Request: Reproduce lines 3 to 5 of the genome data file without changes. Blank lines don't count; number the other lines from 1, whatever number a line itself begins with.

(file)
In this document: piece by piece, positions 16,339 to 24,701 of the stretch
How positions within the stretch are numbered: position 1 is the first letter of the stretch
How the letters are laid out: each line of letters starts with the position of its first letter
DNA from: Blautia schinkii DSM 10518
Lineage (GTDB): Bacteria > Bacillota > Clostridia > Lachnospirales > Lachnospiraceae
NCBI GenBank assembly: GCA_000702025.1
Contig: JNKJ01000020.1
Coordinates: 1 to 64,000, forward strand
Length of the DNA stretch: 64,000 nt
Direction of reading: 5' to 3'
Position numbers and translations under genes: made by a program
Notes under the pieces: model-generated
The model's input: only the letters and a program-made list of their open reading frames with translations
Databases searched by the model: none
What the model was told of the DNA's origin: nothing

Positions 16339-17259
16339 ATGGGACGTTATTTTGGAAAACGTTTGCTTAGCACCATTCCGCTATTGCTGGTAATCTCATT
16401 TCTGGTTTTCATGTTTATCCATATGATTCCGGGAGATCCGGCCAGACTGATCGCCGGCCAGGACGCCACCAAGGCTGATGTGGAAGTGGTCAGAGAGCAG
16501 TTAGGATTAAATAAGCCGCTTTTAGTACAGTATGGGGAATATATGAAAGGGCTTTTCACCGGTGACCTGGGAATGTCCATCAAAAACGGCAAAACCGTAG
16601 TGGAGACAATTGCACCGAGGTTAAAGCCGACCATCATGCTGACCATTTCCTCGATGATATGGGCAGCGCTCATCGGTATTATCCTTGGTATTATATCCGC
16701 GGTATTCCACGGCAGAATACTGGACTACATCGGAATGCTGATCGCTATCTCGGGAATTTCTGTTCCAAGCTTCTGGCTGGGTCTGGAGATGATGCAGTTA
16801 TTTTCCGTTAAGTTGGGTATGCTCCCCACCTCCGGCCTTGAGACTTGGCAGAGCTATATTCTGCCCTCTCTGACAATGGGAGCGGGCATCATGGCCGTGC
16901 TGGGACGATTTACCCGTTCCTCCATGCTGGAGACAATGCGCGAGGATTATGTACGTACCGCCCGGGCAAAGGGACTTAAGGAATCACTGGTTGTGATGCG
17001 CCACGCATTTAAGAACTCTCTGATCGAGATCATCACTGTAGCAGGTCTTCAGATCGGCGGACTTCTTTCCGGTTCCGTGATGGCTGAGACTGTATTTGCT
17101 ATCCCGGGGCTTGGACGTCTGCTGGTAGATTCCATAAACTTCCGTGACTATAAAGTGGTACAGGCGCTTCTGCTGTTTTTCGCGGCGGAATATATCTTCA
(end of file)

How the letters are laid out: each line of letters starts with the position of its first letter
DNA from: Blautia schinkii DSM 10518
Lineage (GTDB): Bacteria > Bacillota > Clostridia > Lachnospirales > Lachnospiraceae